New Treasure Island transit and tolling plan takes shape

Fees would begin in 2024, with exemptions for low-income drivers and current residents

With apartment buildings under construction and new residents arriving in a matter of months, San Francisco officials are seeking final approvals for a tolling and transit plan for Treasure Island.

The proposal includes a $2.50-$5 one-way toll for private cars (with deep income-based discounts), a brand new ferry service to downtown and enhanced bus service to San Francisco and the East Bay.

“It is a multimodal, comprehensive new transportation system to support a growing neighborhood,” said Rachel Hiatt, acting deputy director for planning at the San Francisco County Transportation Authority (SFCTA). The plan’s three goals are to encourage the use of transit to and from the island, provide a sustainable source of transit funding and ensure that the tolls are affordable, Hiatt said.

Starting in mid-2024, drivers would pay $5 to enter or leave the islandduring peak commute hours. About 1,800 residents living on Treasure Island as of late 2019 would be exempt from the tolls, as would all households earning less than 55% of the Bay Area median income. Moderate-income people would pay half-price tolls.

Tolls would drop to $2.50 in the middle of the weekday and on weekends, or $1.25 for those eligible for discounts. Unlike on the region’s bridges, there would be no toll during the night when transit service is less reliable. All tolls will be collected electronically using license-plate reading cameras on the reconstructed on- and off-ramps to the Bay Bridge.

Tolls for accessing Treasure Island would vary for weekdays and weekends, with increases during peak hours. People residing on the island as of 2019 will be exempt from the tolls, as would households earning less than 55% of the Bay Area median income. (Treasure Island Mobility Management Agency)

Tolls for accessing Treasure Island would vary for weekdays and weekends, with increases during peak hours. People residing on the island as of 2019 will be exempt from the tolls, as would households earning less than 55% of the Bay Area median income. (Treasure Island Mobility Management Agency)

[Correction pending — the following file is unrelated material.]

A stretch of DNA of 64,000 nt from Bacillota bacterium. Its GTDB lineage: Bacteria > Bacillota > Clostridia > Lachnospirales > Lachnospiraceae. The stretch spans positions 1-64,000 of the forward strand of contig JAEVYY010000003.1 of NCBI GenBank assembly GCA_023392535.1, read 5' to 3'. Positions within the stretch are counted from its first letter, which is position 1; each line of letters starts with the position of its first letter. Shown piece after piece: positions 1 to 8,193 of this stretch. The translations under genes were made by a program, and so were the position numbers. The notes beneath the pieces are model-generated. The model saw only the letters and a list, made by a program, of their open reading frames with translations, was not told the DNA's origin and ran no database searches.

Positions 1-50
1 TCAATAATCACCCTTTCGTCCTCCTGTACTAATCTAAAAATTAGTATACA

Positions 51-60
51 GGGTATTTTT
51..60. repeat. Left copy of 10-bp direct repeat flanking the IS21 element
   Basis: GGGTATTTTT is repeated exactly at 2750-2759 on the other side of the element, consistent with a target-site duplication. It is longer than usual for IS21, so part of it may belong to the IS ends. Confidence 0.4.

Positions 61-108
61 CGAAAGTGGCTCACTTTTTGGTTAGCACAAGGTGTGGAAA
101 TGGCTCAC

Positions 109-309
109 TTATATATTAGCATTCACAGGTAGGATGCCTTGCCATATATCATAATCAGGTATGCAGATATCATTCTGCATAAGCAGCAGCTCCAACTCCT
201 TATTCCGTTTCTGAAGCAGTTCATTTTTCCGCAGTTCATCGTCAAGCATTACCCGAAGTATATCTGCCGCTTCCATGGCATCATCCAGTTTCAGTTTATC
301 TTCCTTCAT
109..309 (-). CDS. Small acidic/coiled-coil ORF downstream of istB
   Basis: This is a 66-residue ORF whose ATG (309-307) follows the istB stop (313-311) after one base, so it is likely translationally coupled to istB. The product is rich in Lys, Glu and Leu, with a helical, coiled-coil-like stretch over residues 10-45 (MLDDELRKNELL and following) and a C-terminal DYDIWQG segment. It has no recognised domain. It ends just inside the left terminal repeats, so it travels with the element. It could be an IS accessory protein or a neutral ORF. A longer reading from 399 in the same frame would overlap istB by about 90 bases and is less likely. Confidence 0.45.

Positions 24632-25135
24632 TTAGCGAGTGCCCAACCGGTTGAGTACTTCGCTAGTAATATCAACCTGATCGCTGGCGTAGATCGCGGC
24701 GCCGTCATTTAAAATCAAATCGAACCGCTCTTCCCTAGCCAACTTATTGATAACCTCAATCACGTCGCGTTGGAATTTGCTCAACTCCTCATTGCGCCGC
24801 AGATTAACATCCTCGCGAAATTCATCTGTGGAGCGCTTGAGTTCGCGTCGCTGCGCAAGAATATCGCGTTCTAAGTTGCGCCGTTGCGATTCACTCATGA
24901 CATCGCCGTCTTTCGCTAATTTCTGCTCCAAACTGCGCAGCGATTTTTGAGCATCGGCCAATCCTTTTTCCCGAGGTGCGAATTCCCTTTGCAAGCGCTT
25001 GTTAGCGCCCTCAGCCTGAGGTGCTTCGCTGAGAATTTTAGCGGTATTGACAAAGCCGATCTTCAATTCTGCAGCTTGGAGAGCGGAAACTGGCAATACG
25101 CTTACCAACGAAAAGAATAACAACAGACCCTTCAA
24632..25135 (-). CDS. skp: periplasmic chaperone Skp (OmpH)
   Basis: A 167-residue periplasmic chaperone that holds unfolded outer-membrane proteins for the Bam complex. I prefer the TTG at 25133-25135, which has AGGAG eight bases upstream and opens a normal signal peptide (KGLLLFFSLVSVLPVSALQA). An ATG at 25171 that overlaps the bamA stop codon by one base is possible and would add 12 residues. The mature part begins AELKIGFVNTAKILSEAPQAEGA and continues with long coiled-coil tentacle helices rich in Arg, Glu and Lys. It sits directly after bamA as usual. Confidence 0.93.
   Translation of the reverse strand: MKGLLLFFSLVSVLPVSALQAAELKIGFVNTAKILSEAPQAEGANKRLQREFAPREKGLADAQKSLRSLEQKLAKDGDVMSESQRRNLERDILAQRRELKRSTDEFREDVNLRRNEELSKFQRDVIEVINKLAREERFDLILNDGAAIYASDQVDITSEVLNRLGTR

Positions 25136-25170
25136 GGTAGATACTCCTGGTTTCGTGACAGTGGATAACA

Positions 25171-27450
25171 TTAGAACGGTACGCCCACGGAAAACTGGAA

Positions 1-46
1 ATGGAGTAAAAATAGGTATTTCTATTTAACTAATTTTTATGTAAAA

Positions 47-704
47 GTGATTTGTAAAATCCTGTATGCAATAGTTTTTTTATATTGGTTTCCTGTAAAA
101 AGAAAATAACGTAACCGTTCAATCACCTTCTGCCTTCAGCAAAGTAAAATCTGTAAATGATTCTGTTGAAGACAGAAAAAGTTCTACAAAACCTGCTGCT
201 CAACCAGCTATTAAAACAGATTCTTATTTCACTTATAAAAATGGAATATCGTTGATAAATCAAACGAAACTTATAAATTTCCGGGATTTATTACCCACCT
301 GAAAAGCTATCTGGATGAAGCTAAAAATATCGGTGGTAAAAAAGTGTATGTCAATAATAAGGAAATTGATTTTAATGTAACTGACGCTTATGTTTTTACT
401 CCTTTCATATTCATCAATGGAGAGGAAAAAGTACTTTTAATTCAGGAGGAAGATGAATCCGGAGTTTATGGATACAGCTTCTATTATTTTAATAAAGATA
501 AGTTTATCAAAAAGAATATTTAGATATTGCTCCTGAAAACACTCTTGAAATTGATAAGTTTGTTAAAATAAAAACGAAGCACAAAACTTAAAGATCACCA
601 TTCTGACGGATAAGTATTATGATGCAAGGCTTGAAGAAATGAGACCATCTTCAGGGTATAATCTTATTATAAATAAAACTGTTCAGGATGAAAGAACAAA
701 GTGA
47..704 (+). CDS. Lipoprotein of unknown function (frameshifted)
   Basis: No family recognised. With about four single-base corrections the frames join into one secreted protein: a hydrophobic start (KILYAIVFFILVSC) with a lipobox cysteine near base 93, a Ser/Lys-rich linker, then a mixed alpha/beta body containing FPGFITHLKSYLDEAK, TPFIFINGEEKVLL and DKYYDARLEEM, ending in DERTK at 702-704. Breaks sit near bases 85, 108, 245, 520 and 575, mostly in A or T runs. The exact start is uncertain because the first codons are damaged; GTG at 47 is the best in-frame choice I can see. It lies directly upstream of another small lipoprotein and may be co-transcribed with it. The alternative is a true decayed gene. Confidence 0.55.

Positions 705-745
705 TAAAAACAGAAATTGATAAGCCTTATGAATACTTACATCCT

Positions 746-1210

The toll is expected to generate $33 million in its first five years of implementation, with revenues increasing as Treasure Island’s population grows. Toll revenues would flow directly into improved public transit on the island, creating new service without dipping into The City’s general fund. Eight thousand new homes are slated to be built on the island by the late 2030s, housing around 20,000 people.

Muni’s 25 bus would increase its frequency on its route between Treasure Island and the Salesforce Transit Center. A new Muni line would link the island to the Civic Center neighborhood, and a new AC Transit line would travel the other direction to the East Bay. The plan also calls for bike share, car share and an on-island shuttle.

The centerpiece of the Treasure Island transit plan would be a ferry offering 15-minute rides to the Ferry Building downtown. Eventually, two zero-emissions electric vessels could ply the route, offering departures every quarter hour. The fully fledged service, operated by WETA, the same agency that runs most of the ferries in the Bay, would begin in 2024. However, a smaller ferry service provided by Treasure Island Community Development is expected to begin operation as early as this month, or whenever it gains final state approval.

Treasure Island transit improvements include a new on-island shuttle, increased frequencies of Muni’s 25 bus as well as a new Muni line to Civic Center, and a new AC Transit line heading to the East Bay. (Treasure Island Mobility Management Agency)

Treasure Island transit improvements include a new on-island shuttle, increased frequencies of Muni’s 25 bus as well as a new Muni line to Civic Center, and a new AC Transit line heading to the East Bay. (Treasure Island Mobility Management Agency)

County transportation authority planners expect to present the plan to a committee of the Treasure Island Mobility Management Agency (TIMMA) board in a public meeting on January 25. If the plan moves out of committee, the full board, comprising the 11 members of the Board of Supervisors, would then vote to authorize the plan.

This milestone would follow years of back and forth with the Treasure Island community. A vote to authorize the tolling plan was delayed in 2018, after residents criticized the outreach process, as well as the toll’s burden on the island’s low-income, public housing residents. As a result, TIMMA developed a tolling exemption for existing Treasure Island residents the following year. The current plan was developed in partnership with Treasure Island community groups, Hiatt said.

The latest plan includes higher tolls than the $3.50 fee proposed in 2019. However, it also includes broader subsidies. Only the top two income quintiles would pay the full toll, with 60% of the Bay Area population eligible for discounts. “Everyone eligible for below market rate housing will have a discount and very low income folks will be exempt,” Hiatt said.

If successful, the Treasure Island tolling program could provide a model for congestion pricing in downtown San Francisco, a policy The City has mulled for years. “We’ve learned a lot about the program structure: the toll and discount policy, the affordability structure, the fee levels, and also the use of funds,” said Tilly Chang, executive director of SFCTA. “The ability to reinvest all of the funds into transit and affordability, those are the priorities for reinvesting the revenues.”

bschneider@sfexaminer.com

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